September ended the worst quarter for stocks in four years.

In the period July 1, 2015 to September 30, 2015, the S&P500 lost 6.9%. The index closed the quarter at 1,920, almost the same place it was in May 2014. Market turmoil led investors to move out of almost all asset classes. Nervous investors preferred bonds to stocks. Out of Municipal bonds, Taxable bonds, US stocks and International stocks, Municipal bonds were the best performing, rising 1.3% in the quarter. Taxable bonds fared next best with a -1.4% return. US stock funds, on average, declined 7.9% and the average International fund dropped 10%. Large-cap stocks outperformed mid-caps and small-caps. The best performing sector within the stock market was real estate. The worst was energy. Healthcare, which normally is a defensive place to be, performed poorly falling almost 14% in the quarter led down by the selling of biotech stocks. An observation with healthcare is that the Fidelity biotech fund was down almost 20% in the quarter which means that traditional healthcare like pharmaceuticals, were thrown out with biotech. Companies like big pharmaceuticals could be a buy.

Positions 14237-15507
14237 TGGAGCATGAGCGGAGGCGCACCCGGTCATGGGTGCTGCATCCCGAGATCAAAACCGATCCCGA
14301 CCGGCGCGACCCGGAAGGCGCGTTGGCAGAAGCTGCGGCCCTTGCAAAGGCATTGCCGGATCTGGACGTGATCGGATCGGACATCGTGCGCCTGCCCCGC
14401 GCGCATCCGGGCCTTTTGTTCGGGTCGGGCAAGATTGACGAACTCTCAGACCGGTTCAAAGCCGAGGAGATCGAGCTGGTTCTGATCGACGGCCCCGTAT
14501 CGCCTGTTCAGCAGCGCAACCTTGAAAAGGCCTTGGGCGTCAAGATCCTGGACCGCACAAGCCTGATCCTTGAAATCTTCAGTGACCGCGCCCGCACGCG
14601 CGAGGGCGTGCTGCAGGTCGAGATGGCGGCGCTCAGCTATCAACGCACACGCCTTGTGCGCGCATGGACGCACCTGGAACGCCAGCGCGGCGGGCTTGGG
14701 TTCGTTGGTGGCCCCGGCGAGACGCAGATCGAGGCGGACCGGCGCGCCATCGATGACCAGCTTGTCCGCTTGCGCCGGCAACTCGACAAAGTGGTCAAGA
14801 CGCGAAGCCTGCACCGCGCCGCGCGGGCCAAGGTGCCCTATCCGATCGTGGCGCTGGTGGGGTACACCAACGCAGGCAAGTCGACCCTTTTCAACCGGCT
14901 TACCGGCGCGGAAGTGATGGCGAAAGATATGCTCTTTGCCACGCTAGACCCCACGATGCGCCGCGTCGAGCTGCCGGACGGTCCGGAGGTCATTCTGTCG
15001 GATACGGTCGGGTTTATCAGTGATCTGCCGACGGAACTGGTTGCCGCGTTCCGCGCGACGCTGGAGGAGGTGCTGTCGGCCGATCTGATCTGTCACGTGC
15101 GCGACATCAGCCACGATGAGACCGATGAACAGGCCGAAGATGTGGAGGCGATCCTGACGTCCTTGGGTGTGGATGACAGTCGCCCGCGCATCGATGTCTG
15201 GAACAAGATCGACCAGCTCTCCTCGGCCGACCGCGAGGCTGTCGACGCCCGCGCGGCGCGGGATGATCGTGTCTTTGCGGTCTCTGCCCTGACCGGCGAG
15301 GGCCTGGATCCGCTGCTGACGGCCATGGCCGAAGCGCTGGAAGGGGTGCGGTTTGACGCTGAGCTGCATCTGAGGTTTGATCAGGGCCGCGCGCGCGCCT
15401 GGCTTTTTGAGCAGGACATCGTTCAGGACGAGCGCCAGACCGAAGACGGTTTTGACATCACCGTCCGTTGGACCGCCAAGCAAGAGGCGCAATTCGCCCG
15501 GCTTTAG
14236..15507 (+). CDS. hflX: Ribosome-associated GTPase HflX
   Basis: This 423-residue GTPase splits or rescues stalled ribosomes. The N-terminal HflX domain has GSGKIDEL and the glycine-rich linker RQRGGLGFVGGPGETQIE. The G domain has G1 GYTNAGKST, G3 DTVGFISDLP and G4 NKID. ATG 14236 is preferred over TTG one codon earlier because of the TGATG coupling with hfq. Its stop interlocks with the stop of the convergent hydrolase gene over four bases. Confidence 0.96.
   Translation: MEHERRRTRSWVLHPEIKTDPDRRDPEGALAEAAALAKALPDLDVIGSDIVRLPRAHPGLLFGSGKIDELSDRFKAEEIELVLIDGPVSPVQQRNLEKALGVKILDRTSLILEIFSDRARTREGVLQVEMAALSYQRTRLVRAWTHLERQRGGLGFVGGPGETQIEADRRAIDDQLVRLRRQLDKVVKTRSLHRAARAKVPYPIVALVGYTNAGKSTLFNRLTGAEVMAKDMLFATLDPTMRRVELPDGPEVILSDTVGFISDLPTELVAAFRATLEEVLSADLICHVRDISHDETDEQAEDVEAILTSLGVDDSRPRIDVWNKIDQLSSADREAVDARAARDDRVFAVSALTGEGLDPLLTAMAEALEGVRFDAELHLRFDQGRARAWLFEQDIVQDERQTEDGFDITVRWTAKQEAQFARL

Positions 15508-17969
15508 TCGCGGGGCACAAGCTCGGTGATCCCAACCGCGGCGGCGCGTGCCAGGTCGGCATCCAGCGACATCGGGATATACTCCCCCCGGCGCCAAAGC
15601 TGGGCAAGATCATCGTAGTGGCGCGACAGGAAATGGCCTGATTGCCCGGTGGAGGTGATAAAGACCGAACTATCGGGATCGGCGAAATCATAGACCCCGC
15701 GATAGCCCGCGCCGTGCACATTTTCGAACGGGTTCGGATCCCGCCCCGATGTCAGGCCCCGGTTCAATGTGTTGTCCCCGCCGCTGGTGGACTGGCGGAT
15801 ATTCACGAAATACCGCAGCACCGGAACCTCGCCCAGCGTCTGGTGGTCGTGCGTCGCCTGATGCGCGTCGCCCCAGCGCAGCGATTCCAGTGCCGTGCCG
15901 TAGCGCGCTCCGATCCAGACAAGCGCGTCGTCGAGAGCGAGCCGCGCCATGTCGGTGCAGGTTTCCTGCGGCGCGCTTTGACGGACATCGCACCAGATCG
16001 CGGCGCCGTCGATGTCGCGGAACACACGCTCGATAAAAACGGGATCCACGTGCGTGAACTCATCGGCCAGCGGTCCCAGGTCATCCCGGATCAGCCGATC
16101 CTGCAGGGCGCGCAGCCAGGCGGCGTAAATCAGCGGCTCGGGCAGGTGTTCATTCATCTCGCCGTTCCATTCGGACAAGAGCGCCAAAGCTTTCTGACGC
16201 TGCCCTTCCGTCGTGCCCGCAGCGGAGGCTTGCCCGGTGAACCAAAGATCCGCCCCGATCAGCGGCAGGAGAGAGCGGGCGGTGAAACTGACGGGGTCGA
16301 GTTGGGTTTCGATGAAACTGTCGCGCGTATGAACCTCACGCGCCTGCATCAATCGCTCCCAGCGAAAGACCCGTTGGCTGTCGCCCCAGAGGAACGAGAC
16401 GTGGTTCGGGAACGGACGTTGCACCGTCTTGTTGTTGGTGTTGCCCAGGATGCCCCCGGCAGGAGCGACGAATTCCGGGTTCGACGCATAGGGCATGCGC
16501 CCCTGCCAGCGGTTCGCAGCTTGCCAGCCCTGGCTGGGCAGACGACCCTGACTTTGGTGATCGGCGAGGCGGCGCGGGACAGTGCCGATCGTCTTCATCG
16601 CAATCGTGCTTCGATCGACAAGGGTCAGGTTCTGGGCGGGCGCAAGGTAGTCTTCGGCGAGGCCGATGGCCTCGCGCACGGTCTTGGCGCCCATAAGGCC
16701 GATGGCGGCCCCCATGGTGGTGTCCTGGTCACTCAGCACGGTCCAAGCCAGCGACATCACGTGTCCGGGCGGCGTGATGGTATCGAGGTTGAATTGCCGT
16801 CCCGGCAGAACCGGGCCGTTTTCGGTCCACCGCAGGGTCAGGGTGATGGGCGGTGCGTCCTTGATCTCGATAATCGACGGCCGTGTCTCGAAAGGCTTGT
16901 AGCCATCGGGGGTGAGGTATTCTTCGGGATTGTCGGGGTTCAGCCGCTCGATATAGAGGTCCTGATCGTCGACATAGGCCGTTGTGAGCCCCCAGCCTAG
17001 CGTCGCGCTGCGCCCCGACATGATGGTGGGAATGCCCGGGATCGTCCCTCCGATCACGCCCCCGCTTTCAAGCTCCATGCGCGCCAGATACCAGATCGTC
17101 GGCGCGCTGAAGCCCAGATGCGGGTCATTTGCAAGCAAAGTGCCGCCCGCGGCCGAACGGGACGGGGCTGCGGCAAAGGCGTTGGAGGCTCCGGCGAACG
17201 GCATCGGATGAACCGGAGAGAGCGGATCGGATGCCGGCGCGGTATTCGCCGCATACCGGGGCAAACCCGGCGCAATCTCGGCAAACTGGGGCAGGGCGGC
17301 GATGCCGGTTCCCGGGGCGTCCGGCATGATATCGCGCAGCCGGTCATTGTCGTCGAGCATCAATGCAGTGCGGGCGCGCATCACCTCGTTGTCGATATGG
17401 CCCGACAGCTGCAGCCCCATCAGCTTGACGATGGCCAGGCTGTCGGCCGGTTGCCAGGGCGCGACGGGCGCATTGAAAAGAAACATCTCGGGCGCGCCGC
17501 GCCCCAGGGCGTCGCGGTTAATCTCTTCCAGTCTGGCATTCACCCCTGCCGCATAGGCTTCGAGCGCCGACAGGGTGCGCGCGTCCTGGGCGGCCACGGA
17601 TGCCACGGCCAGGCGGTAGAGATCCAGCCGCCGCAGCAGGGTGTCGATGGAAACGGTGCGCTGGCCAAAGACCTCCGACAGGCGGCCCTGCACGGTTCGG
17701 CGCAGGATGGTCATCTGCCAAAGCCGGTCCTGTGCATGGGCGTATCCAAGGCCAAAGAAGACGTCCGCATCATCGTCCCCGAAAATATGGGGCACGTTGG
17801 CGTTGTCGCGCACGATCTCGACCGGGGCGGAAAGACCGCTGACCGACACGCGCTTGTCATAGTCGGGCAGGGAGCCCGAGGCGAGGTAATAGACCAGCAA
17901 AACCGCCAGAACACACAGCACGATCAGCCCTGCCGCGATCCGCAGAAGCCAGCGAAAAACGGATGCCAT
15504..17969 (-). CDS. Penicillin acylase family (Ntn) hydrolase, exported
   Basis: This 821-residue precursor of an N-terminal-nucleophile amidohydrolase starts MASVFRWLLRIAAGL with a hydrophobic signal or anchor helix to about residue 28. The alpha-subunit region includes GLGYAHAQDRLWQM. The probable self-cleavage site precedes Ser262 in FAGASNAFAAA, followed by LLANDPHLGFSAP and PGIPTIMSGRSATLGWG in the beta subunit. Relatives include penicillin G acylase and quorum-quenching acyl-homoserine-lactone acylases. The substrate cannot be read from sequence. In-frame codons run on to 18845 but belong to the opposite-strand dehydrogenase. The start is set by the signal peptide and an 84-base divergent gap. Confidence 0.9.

In a time dominated by index and ETF investing, there can be opportunities if you dig through the detail. The quarter, with its August 24th min-crash, showed investors that more than ever indexers, ETFs and high-frequency traders are driving the broader markets. As a stock-picker and follower of the principles of value investing, I know I have a bias against indexing. But, I believe that the combination of index investing, ETFs and high-frequency trading brings out the worst in momentum investing. It can create a snowball that can move prices lower in a hurry without any consideration to the underlying fundamentals of individual stocks or the general market. We are in a world of quick, powerful moves. A strategy to take advantage of this needs to be developed. I don’t have it figured out but it seems that a combination of looking for stocks that have been unfairly trampled (the aforementioned healthcare example), keeping cash on-hand to buy the fierce drops, and a commitment to patience and a long-term view are the only ways to navigate the volatility that can appear.

Regardless of the poor performance and the downward pressures on the market, stocks did manage to re-group and bounce as the 3rd quarter ended. Last week was a strong one for stocks, which surprised many pundits. At the end of the quarter, pessimism was high, as evidenced by mutual fund outflows and the voices talking “bear market”. Maybe the bounce will prove to be short-lived, the result of an over-pessimistic market that was over-sold. Time will tell.

I’ll caution the bears that this bull market has weathered a lot and to underestimate it has been a bad trade. – Ian Green

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